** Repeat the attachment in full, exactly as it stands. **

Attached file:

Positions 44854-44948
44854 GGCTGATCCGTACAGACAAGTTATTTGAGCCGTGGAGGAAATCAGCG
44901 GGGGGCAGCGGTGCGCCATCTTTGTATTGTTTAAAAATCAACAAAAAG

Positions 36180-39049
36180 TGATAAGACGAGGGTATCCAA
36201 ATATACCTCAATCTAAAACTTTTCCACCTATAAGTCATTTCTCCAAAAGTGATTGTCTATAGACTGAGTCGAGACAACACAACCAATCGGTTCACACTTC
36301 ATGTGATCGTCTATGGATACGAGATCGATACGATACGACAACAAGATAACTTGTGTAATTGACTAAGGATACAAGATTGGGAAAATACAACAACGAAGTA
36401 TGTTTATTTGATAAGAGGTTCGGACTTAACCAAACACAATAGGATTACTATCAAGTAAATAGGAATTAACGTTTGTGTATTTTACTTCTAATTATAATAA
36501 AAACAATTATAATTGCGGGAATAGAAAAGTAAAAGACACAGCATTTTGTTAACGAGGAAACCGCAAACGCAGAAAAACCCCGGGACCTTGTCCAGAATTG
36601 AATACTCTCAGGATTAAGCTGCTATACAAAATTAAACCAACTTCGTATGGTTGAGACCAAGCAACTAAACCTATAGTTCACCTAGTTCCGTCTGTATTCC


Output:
Positions 44854-44948
44854 GGCTGATCCGTACAGACAAGTTATTTGAGCCGTGGAGGAAATCAGCG
44901 GGGGGCAGCGGTGCGCCATCTTTGTATTGTTTAAAAATCAACAAAAAG

Positions 36180-39049
36180 TGATAAGACGAGGGTATCCAA
36201 ATATACCTCAATCTAAAACTTTTCCACCTATAAGTCATTTCTCCAAAAGTGATTGTCTATAGACTGAGTCGAGACAACACAACCAATCGGTTCACACTTC
36301 ATGTGATCGTCTATGGATACGAGATCGATACGATACGACAACAAGATAACTTGTGTAATTGACTAAGGATACAAGATTGGGAAAATACAACAACGAAGTA
36401 TGTTTATTTGATAAGAGGTTCGGACTTAACCAAACACAATAGGATTACTATCAAGTAAATAGGAATTAACGTTTGTGTATTTTACTTCTAATTATAATAA
36501 AAACAATTATAATTGCGGGAATAGAAAAGTAAAAGACACAGCATTTTGTTAACGAGGAAACCGCAAACGCAGAAAAACCCCGGGACCTTGTCCAGAATTG
36601 AATACTCTCAGGATTAAGCTGCTATACAAAATTAAACCAACTTCGTATGGTTGAGACCAAGCAACTAAACCTATAGTTCACCTAGTTCCGTCTGTATTCC